Canterbury Woods triathlon results - WFES enrollment declines - Registration opens today for in-school childcare
Connolly’s office has received nearly two dozen complaints about mail delays - McKay says the county is prepared to count every vote - Giant opens at Scout on the Circle
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Big thanks to our sponsor, Realtor Jennifer Mack, whose column today looks at some interesting ways the pandemic is affecting the attitudes of home-buyers—with pools in, open floorplans out. You can reach out to Jennifer with real-estate questions at firstname.lastname@example.org.
Canterbury Woods hosts 12th annual triathlon: The Canterbury Woods pool hosted its 12th annual triathlon yesterday, with more than 50 individual participants and 18 relay teams—equal to or higher than the participation rates from years past, according to event organizer Beth Byron. “We really needed some sense of normalcy and something to celebrate in 2020,” Byron said, noting that she was especially proud of the high participation rate in the adult women’s heat. “It has been a goal of mine the past couple of years to boost female participation—such great role modeling for our community that moms can compete in athletic events.”
Below are finish-line photos of the top adult women’s and men’s racers, Petra Roth and Mike Zisler:
We chatted with Zisler fresh off his first-place finish in the adult men’s solo heat. “It’s unbelievable,” he said, still catching his breath. “It's a phenomenal way to get some funding for our pool. With the pandemic we've had a lot of people not coming to the pool due to concerns that are totally understandable, and we need a way to generate revenue, and this is a way for us to stay separated from everybody and still generate some revenue for the pool and the community. The kids get a lot of use out of this pool; our swim team is awesome. We have a ton of volunteers here, and it's good to be able to give back.”
Participants age 13 and up swam 250 meters, biked 8 miles, and ran 2 miles. Meanwhile, children age 6 through 12 swam 200 meters (with a 100-meter option), biked 1.2 miles, and ran half a mile.
Here are the top three adult women’s finishers:
Petra Roth (54:17)
Barbara Murillo (1:00)
Holly Miller (1:02)
And here are the top three adult men’s finishers:
Mike Zisler (46:37)
Stefan Roth (50:29)
Eric Declerck (51:27)
Enrollment declines at WFES: Enrollment is declining at Wakefield Forest Elementary School as families opt for homeschool or private school rather than FCPS virtual instruction, Principal Sharyn Prindle said in a message to the community on Friday. “These changes can impact the number of teachers for which we qualify,” Prindle explained, which is why the school has yet to notify students who their teacher will be. “Our plan is for your child’s classroom teacher to be shared via email as soon as possible.”
Prindle also noted that WFES renovation planning is “continuing to progress” and that more details will be shared during a community meeting on September 2.
The PTA welcomed staff back to the school with boxed lunches and signs, as you can see in the pictures below:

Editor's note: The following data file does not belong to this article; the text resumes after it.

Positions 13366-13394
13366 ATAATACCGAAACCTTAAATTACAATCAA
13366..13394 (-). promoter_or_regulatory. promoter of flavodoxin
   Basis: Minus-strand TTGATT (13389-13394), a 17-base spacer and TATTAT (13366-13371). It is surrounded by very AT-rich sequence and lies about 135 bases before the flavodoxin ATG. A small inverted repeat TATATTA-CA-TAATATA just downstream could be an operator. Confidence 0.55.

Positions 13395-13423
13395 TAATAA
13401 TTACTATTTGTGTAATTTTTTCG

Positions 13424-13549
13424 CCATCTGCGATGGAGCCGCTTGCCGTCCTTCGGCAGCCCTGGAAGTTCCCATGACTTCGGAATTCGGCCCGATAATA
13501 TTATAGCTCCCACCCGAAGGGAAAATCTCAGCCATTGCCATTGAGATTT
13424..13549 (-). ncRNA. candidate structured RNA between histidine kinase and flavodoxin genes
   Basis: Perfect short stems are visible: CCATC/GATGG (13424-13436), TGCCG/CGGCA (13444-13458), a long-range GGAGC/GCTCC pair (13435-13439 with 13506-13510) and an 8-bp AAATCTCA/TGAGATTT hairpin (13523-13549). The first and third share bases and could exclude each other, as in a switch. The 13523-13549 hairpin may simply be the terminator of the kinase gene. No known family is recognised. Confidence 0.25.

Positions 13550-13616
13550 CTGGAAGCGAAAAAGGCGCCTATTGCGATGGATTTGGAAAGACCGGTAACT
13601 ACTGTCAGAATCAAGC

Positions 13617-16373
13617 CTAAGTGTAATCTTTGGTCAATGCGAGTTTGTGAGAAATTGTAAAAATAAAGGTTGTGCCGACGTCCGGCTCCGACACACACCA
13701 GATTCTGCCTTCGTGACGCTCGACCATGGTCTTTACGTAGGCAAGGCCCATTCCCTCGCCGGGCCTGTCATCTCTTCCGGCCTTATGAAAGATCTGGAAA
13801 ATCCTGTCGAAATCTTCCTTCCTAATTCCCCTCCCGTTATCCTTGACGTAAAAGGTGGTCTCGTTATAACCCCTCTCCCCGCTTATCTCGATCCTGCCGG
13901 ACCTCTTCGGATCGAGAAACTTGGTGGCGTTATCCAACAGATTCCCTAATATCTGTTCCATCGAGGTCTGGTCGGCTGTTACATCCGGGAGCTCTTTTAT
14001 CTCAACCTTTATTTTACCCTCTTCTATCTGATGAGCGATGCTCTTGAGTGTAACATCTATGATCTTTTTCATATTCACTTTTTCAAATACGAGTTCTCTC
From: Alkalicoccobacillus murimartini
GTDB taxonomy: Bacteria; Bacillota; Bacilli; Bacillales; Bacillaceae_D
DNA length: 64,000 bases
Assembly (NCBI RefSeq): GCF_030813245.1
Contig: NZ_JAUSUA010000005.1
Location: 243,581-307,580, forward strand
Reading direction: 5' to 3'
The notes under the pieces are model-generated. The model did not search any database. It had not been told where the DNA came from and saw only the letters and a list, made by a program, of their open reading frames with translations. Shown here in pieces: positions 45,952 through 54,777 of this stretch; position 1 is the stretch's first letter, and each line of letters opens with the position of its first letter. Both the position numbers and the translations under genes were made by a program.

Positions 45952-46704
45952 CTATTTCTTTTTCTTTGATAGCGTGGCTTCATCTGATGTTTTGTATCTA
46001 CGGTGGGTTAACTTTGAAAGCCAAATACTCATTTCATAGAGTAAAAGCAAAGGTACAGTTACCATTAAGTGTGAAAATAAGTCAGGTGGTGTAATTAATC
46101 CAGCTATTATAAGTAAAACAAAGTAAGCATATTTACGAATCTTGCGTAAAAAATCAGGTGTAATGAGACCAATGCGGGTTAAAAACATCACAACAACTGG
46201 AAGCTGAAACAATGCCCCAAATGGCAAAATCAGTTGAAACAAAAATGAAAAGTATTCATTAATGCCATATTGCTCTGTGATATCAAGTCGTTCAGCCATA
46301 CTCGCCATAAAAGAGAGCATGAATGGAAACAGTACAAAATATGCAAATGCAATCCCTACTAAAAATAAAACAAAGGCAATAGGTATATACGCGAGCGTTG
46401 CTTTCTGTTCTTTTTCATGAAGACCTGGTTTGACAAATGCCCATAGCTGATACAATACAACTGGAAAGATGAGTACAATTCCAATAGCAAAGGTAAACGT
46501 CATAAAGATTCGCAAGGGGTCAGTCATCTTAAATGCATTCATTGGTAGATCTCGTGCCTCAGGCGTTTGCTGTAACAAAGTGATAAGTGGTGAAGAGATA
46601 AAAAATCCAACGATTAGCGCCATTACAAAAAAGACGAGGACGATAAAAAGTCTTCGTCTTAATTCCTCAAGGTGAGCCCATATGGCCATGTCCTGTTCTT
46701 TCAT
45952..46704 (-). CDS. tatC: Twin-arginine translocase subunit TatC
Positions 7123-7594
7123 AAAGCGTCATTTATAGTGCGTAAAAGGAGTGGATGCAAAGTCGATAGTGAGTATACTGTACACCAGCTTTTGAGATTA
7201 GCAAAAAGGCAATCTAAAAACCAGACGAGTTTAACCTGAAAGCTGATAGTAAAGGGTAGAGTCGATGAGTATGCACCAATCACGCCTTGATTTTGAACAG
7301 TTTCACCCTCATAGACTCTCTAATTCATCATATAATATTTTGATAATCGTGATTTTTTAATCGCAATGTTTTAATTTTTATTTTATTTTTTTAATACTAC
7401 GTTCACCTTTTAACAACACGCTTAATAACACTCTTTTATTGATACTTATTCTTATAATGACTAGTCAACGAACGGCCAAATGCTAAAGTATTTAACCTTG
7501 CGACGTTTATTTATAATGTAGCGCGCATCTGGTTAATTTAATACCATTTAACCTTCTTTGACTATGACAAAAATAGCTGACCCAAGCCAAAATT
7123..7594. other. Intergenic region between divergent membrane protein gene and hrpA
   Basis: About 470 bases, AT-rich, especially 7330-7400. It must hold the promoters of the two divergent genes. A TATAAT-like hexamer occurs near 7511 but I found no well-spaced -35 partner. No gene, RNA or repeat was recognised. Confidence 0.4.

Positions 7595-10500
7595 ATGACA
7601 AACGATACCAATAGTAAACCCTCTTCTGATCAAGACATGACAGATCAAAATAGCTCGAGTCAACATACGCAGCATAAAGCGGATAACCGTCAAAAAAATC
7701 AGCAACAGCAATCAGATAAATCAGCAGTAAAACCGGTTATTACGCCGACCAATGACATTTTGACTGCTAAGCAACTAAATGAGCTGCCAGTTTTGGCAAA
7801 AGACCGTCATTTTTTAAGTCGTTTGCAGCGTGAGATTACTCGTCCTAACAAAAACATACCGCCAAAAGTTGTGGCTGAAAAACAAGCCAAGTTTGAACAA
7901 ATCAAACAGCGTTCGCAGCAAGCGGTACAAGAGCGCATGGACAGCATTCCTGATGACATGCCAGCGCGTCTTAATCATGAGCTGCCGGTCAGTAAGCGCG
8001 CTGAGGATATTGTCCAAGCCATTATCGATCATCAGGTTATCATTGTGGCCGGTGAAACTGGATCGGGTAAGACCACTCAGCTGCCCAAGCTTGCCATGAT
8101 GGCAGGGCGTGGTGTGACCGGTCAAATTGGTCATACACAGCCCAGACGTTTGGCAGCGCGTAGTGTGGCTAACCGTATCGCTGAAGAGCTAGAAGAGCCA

Registration opens today for in-school childcare: Registration opens today for Fairfax County’s “Supporting Return to School” program, which will offer school-aged childcare to supporting working parents during the all-virtual start to the school year. The program offers full-day care, 7:30 a.m. to 6 p.m., for kindergarten through sixth grade, at 37 FCPS locations. Classrooms will be limited to “10 children who will stay together each day.” You can find more information here, including a list of participating schools and the number to call to register. Space is limited.
Connolly’s office has received nearly two dozen complaints about mail delays: Several area residents have raised alarm in recent weeks about slowdowns with outgoing mail at local post offices, so we decided to check in with our congressman, Democrat Gerry Connolly, who has been outspoken about the nationwide mail delays. Connolly’s office tells us they’ve received nearly two dozen complaints from Northern Virginia residents about service disruptions and that they are continuing to track the issue closely.
“Northern Virginia is not immune from the service disruptions caused by President Trump’s handpicked Postmaster General,” Connolly said in a statement in which he called on Postmaster General Louis DeJoy to resign.
-McKay says the county is prepared to count every vote: Fairfax County Board of Supervisors Chairman Jeffrey McKay also addressed the issue of mail delays in his latest message to the community, saying many constituents had reached out to his office worried about whether their absentee votes would be counted. “Let me assure you,” he wrote, “we have been and are preparing to ensure every ballot is counted in this election. We are currently expecting an 85% voter turnout rate and 200,000 mail-in ballots.”
In this year’s election, Virginia is allowing anyone to vote by mail (or absentee in person) to avoid the spread of COVID-19 at the polls—but you must request a ballot in advance, which can be done here. To be counted, ballots must be postmarked by or on Election Day, and they must be received by the Office of Elections by noon on the Friday after the election. Given the concerns about mail delays, it’s a good idea to submit your ballot as early as possible.
Giant opens at Scout on the Circle: A Giant opened Friday at the new Scout on the Circle development at the intersections of Route 50 and Route 29, site of the former Fairfax Plaza. The mixed-used development has begun welcoming apartment residents, and more street-level retailers are set to open soon. The retail space is now 80% leased, with confirmed tenants including Republik Coffee, TeaDM, Peri Peri, and Nail Bar. The 53,000-square-foot Giant store will create 180 new jobs and will offer Giant’s pickup service, which allows shoppers to have their grocery order delivered to their car.